President Bush’s decision to lift the steel tariffs he imposed is, predictably causing some political backlash. Indeed, much more flak than he’d have gotten had he never put these illegal measures in place to pander to the Rust Belt to begin with. While that serves him right, I would guess this controversy will die down by election time.
Emphasizing the gains made in the US steel industry while the tariffs were in place in the announcement lifting them was a shrewd political move:
These safeguard measures have now achieved their purpose, and as a result of changed economic circumstances it is time to lift them.
The U.S. steel industry wisely used the 21 months of breathing space we provided to consolidate and restructure. The industry made progress increasing productivity, lowering production costs and making America more competitive with foreign steel producers.
Steel producers and workers have negotiated new groundbreaking labor agreements that allow greater flexibility and increase job stability.
What’s really inexplicable to me is why he feels he needs to claim his reversal had nothing whatsoever to do with the WTO ruling they were illegal or pending EU sanctions. Not only are such claims wildly implausible, but they hurt him with free traders and waste an opportunity to be seen as multilateral and embracing international law.
WaPo does lead some credence to the “we were going to do this anyway” claim:
Administration officials had signaled that the tariffs would be lifted as far back as mid-September. Bush’s economic team had united in a push to lift them, arguing that they had cost more jobs among steel users than they had saved among steel producers. Even Bush’s political advisers, who had been instrumental in imposing the tariffs last year, had concluded that they may have backfired politically. Then in November, the World Trade Organization ruled the tariffs illegal, allowing other countries to prepare to impose retaliatory tariffs this month.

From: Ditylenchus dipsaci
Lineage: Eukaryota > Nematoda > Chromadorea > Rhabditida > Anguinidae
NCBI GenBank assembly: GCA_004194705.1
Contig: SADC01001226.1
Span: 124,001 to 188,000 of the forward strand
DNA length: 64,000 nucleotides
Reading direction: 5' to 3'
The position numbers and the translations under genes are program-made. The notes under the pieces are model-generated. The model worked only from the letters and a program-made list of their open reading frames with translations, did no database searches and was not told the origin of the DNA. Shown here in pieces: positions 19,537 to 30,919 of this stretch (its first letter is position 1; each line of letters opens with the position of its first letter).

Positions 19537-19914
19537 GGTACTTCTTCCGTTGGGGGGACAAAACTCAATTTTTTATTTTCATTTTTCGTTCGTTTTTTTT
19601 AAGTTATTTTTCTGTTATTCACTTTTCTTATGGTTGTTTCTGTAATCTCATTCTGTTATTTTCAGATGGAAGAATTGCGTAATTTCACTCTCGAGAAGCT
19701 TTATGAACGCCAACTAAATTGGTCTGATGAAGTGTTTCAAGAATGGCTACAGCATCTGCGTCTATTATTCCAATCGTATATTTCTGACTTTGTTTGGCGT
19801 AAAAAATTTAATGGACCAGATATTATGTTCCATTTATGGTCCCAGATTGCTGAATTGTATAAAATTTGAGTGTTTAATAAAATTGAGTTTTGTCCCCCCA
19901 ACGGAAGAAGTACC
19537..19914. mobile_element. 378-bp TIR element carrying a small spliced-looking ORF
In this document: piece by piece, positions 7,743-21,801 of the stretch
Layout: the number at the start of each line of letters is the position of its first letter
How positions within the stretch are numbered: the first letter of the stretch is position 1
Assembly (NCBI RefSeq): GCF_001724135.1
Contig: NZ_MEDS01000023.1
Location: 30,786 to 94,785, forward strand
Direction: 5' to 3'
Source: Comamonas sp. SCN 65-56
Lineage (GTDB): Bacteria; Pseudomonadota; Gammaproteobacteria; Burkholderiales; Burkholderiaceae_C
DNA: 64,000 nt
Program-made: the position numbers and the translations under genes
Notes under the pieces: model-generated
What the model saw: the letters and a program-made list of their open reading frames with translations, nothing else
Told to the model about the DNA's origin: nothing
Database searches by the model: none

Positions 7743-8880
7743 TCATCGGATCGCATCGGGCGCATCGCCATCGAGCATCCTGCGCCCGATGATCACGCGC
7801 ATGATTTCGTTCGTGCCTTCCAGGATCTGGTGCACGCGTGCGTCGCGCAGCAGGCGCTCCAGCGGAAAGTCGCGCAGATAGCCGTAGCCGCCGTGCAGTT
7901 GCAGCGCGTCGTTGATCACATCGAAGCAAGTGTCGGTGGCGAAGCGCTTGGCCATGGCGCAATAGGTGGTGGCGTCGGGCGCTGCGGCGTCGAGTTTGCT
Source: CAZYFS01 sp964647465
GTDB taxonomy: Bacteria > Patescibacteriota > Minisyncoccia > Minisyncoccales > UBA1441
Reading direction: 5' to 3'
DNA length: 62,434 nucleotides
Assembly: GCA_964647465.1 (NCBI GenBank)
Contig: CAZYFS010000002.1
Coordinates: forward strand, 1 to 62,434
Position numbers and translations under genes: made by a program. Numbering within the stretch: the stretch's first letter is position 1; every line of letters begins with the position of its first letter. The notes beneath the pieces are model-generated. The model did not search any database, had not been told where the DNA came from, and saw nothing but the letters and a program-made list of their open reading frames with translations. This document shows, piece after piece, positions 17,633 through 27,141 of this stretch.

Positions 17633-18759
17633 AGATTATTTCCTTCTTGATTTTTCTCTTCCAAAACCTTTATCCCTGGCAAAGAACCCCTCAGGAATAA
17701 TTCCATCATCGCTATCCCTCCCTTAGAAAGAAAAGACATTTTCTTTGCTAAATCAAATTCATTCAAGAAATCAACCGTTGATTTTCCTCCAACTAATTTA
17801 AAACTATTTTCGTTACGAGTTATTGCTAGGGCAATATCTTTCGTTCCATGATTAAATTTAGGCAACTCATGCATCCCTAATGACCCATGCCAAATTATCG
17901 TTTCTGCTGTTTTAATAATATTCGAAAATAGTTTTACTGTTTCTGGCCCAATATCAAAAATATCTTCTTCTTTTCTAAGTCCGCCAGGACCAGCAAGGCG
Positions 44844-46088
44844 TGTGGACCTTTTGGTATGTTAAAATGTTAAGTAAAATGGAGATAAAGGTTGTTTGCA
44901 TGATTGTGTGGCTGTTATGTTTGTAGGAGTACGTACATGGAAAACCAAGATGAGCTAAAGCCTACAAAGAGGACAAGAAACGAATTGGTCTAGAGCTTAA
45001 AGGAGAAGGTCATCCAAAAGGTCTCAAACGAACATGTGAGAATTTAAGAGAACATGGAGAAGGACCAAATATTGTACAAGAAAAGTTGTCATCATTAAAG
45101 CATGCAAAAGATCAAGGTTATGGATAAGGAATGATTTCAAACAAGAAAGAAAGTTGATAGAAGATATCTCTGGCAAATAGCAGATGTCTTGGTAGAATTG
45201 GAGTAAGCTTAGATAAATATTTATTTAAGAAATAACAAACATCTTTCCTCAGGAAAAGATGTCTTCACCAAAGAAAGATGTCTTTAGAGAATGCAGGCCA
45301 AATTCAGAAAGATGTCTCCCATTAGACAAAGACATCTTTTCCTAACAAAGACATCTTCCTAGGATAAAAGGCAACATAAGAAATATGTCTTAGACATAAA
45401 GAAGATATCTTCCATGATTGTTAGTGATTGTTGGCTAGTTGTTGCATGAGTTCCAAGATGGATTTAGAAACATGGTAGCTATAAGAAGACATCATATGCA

The timing of Bush’s decision puzzled even some administration officials. Earlier this fall, a review of the tariffs’ economic impact by the International Trade Commission provided the administration’s primary justifications for lifting them, showing that the steel industry had shed excess capacity, brokered groundbreaking labor pacts and become more internationally competitive under the tariffs’ protection.
But the administration waited to act until after the WTO — as anticipated — ruled the tariffs illegal, opening Bush to a barrage of accusations yesterday that he yielded to foreign pressure.
But, surely, the pressure from the international community had more than a little influence as well?
As David Sanger points out, WTO is doing exactly what we wanted it to do:
For the first time in his nearly three years in office, the president, who has often reveled in the exercise of American power, finally met an international organization that had figured out how to hit back at the administration where it would hurt. Employing relatively untested powers, the eight-year-old World Trade Organization authorized European and Asian nations to devise retaliatory tariffs against the United States, just 11 months before a presidential election. Not surprisingly, the Europeans pulled out an electoral map and proudly announced they would single out products made in the states Mr. Bush most needs to win a second term.